Setting the standard

Government BIM Toolkit award gives UK construction a digital leg up

BIM standardisation has moved a step closer with the announcement today of the £1m Technology Strategy Board’s contract for the BIM Digital Toolkit. The award, to the RIBA Journal’s sister company NBS, will deliver the final pieces of the Level 2 BIM jigsaw, as defined by the Government’s BIM Task Group.

Based on the RIBA 2013 Plan of Work, the free-to-use toolkit will enable a clear and standardised discussion on who is responsible for what level of detail on 5000 objects from very generic geometries in the first instance, right down to specification. Each of these levels is to be explicitly and robustly defined with drawings, notes and technical information to help derisk projects in a way that extensive Excel spreadsheets have never managed to. All the new work, with collaborators across industry (including the RIBA and BDP), will be underpinned by the tried and tested specification tools of NBS.

Estimates have put the market for UK BIM related export at £30bn annually by 2020, based on the UK maintaining its BIM lead. On the same day as the announcement NBS also shared its work to create an open standard for BIM objects. Drawing together the many UK and international BIM-object related standards, including those of the British Standards Institute and ISO, this forty page pdf should bring a new level of transparency to the creation of BIM objects.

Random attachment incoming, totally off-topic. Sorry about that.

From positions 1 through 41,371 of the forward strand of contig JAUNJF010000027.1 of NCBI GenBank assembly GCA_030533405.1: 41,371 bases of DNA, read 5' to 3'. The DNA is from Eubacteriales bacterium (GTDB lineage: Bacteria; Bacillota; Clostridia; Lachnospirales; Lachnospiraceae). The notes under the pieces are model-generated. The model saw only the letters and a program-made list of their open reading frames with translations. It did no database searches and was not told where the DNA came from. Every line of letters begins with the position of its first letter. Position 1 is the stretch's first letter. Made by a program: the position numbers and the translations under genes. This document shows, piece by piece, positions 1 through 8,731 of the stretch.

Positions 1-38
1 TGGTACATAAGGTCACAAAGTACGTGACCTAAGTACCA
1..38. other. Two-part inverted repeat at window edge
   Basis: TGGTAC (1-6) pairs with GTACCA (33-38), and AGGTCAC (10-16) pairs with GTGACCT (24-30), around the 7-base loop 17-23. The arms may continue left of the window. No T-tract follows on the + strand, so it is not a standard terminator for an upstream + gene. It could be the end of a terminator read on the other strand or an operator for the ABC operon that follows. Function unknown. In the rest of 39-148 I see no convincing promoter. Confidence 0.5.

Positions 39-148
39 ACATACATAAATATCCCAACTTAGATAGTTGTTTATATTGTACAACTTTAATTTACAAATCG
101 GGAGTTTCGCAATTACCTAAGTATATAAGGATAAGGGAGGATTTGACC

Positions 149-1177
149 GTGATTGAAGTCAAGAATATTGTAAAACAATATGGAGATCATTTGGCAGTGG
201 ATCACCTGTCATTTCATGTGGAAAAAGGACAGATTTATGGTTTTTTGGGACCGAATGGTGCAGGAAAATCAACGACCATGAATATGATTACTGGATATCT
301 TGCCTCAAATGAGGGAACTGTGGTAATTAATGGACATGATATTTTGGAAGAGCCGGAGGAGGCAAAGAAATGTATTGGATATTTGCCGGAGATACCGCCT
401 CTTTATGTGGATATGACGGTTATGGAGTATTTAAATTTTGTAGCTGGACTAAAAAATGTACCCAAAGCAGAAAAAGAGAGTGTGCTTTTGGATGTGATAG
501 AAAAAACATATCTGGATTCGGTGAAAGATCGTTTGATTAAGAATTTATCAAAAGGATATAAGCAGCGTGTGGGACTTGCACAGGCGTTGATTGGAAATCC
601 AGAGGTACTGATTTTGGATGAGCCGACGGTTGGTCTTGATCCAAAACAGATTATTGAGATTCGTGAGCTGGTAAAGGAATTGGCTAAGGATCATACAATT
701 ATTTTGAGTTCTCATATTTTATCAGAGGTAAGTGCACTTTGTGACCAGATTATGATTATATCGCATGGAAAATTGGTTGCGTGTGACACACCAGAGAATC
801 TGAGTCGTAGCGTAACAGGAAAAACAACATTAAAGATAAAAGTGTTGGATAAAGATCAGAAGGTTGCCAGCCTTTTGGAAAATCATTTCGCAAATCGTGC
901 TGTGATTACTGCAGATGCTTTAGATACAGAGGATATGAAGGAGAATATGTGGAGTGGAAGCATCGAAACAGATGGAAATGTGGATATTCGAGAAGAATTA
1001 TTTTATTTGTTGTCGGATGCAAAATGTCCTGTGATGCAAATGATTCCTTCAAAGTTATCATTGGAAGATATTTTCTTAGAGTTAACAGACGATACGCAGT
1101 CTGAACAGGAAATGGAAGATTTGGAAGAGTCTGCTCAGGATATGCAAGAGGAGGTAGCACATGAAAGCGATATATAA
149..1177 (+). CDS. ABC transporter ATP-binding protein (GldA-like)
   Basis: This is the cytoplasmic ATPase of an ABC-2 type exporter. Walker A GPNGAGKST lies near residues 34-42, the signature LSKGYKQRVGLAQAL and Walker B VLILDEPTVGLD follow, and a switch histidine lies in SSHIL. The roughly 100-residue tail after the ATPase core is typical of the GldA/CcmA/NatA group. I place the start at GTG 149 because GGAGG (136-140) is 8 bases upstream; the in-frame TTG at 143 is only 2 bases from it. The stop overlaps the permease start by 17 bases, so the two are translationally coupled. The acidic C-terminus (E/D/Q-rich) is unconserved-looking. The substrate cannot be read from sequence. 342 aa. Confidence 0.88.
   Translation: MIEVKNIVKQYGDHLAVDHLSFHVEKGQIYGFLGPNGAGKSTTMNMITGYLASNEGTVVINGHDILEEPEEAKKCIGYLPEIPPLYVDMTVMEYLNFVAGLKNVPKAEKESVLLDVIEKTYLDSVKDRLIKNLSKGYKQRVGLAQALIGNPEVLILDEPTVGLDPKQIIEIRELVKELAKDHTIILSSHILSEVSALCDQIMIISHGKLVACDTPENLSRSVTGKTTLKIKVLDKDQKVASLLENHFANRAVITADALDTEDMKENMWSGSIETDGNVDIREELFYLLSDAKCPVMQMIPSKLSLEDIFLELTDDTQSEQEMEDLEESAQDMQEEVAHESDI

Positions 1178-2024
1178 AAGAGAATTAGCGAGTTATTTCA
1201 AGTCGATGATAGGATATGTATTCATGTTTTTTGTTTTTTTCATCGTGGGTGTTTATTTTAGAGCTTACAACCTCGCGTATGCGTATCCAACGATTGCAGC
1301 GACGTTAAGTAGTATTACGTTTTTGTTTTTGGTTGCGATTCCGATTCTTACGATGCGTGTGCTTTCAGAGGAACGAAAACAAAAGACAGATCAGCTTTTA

Rail gauges, weights and measures and electrical sockets show how essential standardisation is to progress, to get the things working efficiently beyond proprietary standards. The toolkit will create a shared language and software for construction. So look forward to the future of BIM standardisation and the toolkit’s first phases being delivered as soon as spring 2015. 

Latest

Working as a co-operative brings creative as well as business benefits for Cullinan Studio

Cullinan Studio’s co-operative structure gives everyone a stake

Cambridge carries off a clutch of awards as works by both established and up-and-coming practices head hopefully towards the Stirling Prize

Established and up-and-coming practices head hopefully towards the Stirling

Léon Stynen’s human-scale spaces surprise and impress at an exhibition about his work in London Docklands

An exhibition about architect Léon Stynen’s surprising work in London Docklands

Fascinated since childhood by repairing and making things work, Sebastian Behmann was the obvious architect to help Olafur Eliasson make increasingly ambitious art works

Sebastian Behmann, architectural fixer to the artist's ambitious works

Tate Liverpool’s colourful Keith Haring exhibition aligns the New York street artist’s activism with his art

Keith Haring brings New York to Tate Liverpool